Across the world, a variety of celebrations are taking place to celebrate the officially recognized birthday of the cocktail. It was on May 13th, 1806 that we find the earliest known definition of the cocktail, and so it is on this day that we decide to celebrate the cocktail, and its noble history.
As reports come in from the various venues which participated in the celebrations we will provide details and hopefully photographs here, and it looks like I get to be first with providing you with details about the first event that I was involved in.
Lisa Dupar has long been known across Seattle as one of its premier caterers, and together with her husband Jonathan Zimmer, has built a strong reputation for providing exquisite and fresh creations to events of all sizes. They recently opened up Pomegranate Bistro, which has quickly become a favorite of the neighborhood.
They invited me to host a special cocktail seminar at Pomegranate to celebrate World Cocktail Day, as well as expose their customers to the delights and potentials of a classic cocktail. Along with a full complement of products (as shown in the photograph above) to discuss with the attendees, I also brought along my “mini-museum” (as seen in the photograph below), a set of panels based on part of our regular exhibit which has been seen in New Orleans and Las Vegas.
The evenings event was a full-house, with 26 guests signing up to be part of the celebration. As the attendees started coming in, the evening started out with a “Welcome Drink” of the “Pom Drop” a signature drink of the Pomegranate Bistro made from Pomegranate vodka, Lemoncello, Pomegranate puree, and lemon juice. We then quickly got down to business, and I launched into the history and evolution of the cocktail from its earliest beginnings on through to American prohibition and slightly beyond. Attendees were provided hands-on experience by actually mixing up for themselves each of the three drinks which I used to demonstrate the qualities and craftsmanship of a classic cocktail. We started with the Old Fashioned made with Maker’s Mark bourbon whiskey, to illustrate the core concepts of the cocktail, as well as to show how what was once such a fine cocktail has fallen upon hard times due to bartenders and customers loosing site of how this drink is properly prepared. We then discussed a variety of early cocktail concepts and creations, leading up to the next major step in cocktails which was when cocktails such as the Manhattan and Martini came onto the scene. We mixed up a Martini using the classic proportions which was popular just prior to prohibition (3 parts Plymouth gin, 1 part dry vermouth, dash of orange bitters), illustrating how such a balanced approach to the cocktail really embraces the culinary potential, and presents a far better drink than the “glass of cold gin” which is so commonly served today. In closing we switched to the earlier version of the Martini, which was made with equal parts Plymouth gin and sweet vermouth, along with a dash or orange bitters. The realization that this was the original Martini, and that the “dry” in a dry Martini referred to simply the substitution of dry vermouth for sweet was an epiphany for the attendees which further helped them to see the value of restoring a historical perspective of the cocktail, and treating it as a cuisine instead of simply an alcoholic libation.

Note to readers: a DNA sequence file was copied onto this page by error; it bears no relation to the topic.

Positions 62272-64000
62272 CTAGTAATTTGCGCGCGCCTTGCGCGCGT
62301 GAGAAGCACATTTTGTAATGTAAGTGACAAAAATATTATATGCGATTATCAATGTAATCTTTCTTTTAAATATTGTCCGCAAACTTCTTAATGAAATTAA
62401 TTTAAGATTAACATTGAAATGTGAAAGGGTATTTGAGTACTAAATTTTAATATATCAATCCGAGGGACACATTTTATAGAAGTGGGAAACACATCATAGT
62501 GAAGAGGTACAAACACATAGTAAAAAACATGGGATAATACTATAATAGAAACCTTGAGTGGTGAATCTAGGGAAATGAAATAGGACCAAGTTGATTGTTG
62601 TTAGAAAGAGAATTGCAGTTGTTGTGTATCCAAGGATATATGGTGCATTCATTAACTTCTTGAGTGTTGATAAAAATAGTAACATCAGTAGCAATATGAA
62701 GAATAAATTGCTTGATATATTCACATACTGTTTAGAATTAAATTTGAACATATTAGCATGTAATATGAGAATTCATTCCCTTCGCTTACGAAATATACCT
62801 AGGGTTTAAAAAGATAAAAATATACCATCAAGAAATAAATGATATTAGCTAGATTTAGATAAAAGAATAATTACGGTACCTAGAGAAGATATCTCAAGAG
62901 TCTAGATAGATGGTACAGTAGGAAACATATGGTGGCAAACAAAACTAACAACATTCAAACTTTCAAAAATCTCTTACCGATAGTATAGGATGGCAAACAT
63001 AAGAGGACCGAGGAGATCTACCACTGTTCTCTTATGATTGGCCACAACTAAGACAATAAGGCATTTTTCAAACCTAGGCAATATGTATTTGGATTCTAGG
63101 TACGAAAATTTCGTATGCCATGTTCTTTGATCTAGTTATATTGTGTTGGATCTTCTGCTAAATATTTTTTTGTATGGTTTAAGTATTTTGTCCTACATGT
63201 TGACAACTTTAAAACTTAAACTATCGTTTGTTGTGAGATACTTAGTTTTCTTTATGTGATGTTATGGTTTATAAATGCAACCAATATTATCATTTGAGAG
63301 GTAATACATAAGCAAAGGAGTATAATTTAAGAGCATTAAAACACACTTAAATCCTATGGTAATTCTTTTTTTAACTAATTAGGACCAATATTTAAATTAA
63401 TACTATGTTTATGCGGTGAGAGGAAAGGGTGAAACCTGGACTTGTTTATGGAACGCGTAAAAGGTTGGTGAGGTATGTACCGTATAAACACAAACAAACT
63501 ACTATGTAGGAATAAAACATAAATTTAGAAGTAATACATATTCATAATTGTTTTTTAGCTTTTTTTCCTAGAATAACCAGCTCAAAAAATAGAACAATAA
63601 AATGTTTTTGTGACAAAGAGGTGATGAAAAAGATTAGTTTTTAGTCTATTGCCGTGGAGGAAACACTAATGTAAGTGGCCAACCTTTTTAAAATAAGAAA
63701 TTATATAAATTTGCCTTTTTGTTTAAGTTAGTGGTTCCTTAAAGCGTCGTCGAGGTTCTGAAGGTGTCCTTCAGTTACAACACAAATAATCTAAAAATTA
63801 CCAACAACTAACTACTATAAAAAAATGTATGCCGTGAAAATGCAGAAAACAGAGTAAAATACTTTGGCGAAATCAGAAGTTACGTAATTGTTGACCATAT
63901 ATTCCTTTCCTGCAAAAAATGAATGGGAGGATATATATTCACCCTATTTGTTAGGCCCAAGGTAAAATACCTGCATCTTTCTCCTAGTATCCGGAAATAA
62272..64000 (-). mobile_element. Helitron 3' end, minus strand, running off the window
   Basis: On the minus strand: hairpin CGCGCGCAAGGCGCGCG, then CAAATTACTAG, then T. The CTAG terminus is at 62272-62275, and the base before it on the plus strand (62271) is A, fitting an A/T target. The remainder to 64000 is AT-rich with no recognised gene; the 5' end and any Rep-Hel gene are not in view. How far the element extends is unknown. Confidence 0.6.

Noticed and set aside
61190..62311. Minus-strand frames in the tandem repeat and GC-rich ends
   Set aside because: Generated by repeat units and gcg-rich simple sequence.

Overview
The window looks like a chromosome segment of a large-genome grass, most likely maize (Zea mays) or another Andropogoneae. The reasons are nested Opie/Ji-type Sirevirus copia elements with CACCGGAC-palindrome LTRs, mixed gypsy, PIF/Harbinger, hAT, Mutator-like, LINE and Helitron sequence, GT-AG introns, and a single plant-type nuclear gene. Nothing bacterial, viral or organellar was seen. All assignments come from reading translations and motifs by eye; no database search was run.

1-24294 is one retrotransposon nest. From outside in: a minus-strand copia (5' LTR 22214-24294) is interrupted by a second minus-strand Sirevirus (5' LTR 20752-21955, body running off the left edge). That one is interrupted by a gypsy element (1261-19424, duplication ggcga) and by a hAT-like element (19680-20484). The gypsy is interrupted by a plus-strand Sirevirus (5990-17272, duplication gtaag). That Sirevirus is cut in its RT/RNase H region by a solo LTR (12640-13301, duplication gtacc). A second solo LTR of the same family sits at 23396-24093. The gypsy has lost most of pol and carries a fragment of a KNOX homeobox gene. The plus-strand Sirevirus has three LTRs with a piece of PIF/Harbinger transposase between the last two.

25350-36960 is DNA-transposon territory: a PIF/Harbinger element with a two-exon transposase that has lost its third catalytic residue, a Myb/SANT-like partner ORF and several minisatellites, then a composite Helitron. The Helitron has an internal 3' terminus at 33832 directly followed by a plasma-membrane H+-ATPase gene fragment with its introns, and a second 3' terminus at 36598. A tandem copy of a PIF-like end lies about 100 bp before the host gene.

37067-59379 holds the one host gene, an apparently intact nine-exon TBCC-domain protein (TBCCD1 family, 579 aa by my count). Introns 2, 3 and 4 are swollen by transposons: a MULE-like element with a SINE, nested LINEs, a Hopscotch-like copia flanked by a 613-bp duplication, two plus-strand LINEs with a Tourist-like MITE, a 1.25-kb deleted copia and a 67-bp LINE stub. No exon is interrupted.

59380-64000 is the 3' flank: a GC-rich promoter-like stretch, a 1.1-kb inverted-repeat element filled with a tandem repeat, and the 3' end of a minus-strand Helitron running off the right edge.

Throughout the evening, Chef Jonathan Zimmer rolled out an exquisite set of dishes designed to specifically compliment the cocktails which were being served. These included baskets of house potato & root chips, mini Ruben’s on Jim’s rye, mini lamb sliders with basil mint aioli, cups of parsnip squash bisque, hot and sour scallop ceviche with won ton chips and platters of sweet treats chocolates & nibbles.
18005 NE 68th Street
Redmond, WA 98052